I have had horrible luck with modern bikes. My 1981 Free Spirit Pinnacle, which is mostly original, was purchased from a garage sale for $20. Besides rim problems and brakes, which are general issues encountered with ownership of an older road bike, the bike is in near-immaculate condition and runs great. However, out of all of the modern bikes I've owned - all store brands (Huffy, Roadmaster, etc.) - none have survived.
I "shelved" the Pinnacle project temporarily in 2012, after I had already wasted enough money on inner tubes. Each time I rode it, a tube would need to be replaced in the rear tire. $5 tubes add up over times, and at that time I was riding a bike almost daily. The tire required 90 PSI, and every time I inflated the tire to 90 PSI, the tire would blow off the rim. Inflating the tire to 70 PSI, which was a safe level (the pressure recommended and used by the original Golden Boy tires from 1981 was 75 PSI), also had issues. I kept getting snakebite punctures. As it turned out, the rim on my bike was a steel rim made before the hook bead was introduced. Thus, the tires kept blowing out at 90 PSI, as the high pressures blew the tire off the rim, as there was no hook for the bead to secure onto.
Later that summer, my uncle offered me his Huffy Superia mountain bike. He rarely rode the bike, and said he rode it only a couple times since buying it. They had sat in their car port for a couple years, long enough for the tires to be completely flat.
"Let's Blow It Up!" (The tires, not the bike)
The original tires on the bike were either too small or had been defective. They were extremely loose on the rim, and I could actually change the tube without any tools as I could fit my hand up inside of the tire and unmount it.
The next day was adventorous. We took the bike down to my grandfathers basement, where he pulled out his air compressor. I've always been hesitant to stick around when he inflates a tire with the air compressor, including bigger tires like lawn mower and the tires on his hand truck. This came from the fact that he blew up a tire on a kid's bike tire when I was only 5 years old. While I was too young to remember the exact details, I later found the tire casing that he blew the tube out of. It had a large hole in it, which revealed that he may have simply put too much air in and the tube burst through the hole. Anyways, it isn't recommended to inflate ANY bike tire, let alone a 16" bike tire, with an air compressor. He smelled like talcum powder for the rest of the day, and I had a ringing in my ear for that weekend.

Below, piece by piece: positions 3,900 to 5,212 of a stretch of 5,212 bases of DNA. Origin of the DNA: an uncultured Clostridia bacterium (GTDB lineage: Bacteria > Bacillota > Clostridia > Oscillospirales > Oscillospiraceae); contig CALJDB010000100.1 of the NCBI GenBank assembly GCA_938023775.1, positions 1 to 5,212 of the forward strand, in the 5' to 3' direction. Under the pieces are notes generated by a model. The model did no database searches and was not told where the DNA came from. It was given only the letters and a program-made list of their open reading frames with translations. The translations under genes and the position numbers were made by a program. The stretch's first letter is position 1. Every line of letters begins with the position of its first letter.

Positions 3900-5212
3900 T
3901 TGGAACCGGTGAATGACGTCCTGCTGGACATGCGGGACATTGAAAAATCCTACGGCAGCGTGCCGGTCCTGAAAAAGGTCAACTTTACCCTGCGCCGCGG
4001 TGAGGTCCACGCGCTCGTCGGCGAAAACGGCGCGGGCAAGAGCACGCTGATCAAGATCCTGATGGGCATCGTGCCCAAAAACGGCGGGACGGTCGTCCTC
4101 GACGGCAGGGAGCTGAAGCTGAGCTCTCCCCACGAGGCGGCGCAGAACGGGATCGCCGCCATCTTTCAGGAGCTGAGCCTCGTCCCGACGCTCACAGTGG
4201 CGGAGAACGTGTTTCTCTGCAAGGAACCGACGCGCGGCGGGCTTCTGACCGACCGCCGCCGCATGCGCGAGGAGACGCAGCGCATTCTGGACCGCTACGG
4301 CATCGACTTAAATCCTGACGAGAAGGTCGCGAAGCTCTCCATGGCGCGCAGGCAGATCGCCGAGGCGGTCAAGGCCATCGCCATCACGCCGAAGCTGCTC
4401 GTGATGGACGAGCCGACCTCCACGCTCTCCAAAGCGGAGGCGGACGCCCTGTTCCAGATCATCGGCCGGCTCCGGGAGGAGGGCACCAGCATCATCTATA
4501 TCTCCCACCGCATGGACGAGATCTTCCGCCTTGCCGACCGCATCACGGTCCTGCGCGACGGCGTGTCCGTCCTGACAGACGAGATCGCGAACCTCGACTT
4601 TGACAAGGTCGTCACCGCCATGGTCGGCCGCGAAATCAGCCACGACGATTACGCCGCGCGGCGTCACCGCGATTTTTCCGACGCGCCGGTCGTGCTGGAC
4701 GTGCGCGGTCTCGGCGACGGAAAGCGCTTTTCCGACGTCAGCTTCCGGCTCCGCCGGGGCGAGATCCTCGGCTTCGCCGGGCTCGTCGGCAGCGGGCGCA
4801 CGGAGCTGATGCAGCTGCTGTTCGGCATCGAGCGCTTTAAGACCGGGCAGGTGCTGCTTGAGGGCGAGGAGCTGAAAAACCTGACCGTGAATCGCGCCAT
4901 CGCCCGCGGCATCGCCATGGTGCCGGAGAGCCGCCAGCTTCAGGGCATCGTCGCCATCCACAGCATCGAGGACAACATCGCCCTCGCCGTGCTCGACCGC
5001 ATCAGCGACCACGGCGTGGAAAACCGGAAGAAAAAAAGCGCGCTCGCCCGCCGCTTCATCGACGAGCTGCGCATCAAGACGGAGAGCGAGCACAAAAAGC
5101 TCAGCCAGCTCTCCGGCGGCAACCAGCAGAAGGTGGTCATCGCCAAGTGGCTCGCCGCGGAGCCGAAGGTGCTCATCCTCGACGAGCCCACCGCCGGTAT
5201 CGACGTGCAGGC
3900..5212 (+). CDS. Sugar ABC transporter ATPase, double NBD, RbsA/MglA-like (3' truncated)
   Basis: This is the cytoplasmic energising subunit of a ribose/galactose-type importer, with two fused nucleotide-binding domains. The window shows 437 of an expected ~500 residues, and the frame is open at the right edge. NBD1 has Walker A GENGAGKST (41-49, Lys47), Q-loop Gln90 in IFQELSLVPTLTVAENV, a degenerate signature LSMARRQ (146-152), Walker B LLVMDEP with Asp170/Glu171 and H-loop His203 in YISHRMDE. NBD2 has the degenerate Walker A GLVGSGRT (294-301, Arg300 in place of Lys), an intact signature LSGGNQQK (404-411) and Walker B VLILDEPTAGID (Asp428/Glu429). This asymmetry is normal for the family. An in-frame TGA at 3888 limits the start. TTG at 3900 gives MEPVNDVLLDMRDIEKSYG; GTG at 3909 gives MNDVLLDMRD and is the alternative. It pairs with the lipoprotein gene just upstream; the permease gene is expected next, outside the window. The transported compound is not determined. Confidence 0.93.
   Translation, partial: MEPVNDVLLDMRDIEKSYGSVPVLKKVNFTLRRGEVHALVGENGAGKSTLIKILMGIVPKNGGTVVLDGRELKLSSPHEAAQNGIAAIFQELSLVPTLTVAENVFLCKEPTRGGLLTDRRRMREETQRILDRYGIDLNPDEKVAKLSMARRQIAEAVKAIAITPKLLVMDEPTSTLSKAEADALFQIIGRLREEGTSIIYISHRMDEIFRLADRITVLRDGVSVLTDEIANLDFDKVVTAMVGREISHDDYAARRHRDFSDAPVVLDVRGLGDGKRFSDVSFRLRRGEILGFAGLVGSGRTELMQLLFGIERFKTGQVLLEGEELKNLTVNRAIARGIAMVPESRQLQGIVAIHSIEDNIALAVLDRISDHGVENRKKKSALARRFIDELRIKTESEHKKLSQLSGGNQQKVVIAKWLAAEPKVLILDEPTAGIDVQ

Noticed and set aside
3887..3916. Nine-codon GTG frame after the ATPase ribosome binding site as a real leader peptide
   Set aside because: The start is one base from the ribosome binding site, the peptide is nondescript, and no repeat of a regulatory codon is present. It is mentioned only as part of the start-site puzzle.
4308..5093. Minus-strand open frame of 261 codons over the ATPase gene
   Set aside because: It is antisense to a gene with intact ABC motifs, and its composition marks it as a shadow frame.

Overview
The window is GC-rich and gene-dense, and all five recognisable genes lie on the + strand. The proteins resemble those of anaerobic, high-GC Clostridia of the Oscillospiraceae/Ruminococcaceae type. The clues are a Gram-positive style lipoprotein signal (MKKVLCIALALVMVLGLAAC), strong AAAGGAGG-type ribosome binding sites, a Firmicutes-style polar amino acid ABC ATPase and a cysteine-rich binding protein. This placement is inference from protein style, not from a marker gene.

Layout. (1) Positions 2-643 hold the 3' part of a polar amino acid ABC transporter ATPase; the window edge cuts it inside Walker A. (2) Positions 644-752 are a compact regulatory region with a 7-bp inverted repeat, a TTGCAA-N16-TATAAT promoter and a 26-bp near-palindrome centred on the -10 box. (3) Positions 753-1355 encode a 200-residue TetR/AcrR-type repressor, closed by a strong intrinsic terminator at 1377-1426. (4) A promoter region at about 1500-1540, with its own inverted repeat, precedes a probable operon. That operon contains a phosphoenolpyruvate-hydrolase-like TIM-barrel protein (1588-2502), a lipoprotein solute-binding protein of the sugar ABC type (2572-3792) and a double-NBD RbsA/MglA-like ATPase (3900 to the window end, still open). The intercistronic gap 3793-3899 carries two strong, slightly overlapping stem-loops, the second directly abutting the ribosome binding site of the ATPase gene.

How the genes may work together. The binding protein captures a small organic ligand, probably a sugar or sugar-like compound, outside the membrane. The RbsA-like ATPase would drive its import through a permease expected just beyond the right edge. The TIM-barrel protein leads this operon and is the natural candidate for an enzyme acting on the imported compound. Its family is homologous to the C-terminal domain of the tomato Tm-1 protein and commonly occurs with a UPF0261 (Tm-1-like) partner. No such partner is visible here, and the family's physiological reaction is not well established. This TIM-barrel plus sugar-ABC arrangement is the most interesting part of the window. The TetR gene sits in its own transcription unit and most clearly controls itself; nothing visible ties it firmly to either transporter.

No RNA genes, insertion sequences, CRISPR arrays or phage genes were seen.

That day, though, I trusted him. He had previously inflated the tires on my 1981 Free Spirit Pinnacle with no problem, but they required 70 PSI, so overinflation wasn't as much of an immediate threat. I tried inflating the tire on the mountain bike with a traditional tire pump he had sitting in his basement. This tire pump was actually one made without a ball valve, and therefore made pumping up difficult. Since the chuck screwed onto the valve, almost all the air was lost before you could successfully unscrew the chuck from the valve stem. How nice.
Finally, I let him use his air compressor. I was hesitant at first, knowing that the air compressor wasn't the tool of choice, especially for a tire that was loose on the rim. He first inflated the front tire successfully.
Then came the rear tire. I stood outside for him inflating both, just in case. I went back in once he finished inflating the tire. I noticed that the one side of the bead of the tire was sitting on the rim, which meant that it would need to be deflated and reinflated before I could ride it. The tire was extremely rock hard. Then I saw it. Almost any bicyclist's nightmare - the big bulging black snake of doom. The other side of the bead had come clean off the rim, allowing the tube to bulge out. I screamed "Let the air out!" at him before running up a hill and to the sidewalk to seek refuge from the loud noise that would soon happen. Then, after about two or three seconds of waiting once reaching the top of the hill, I heard a loud "BANG!" I then ran back down to see if everything was okay.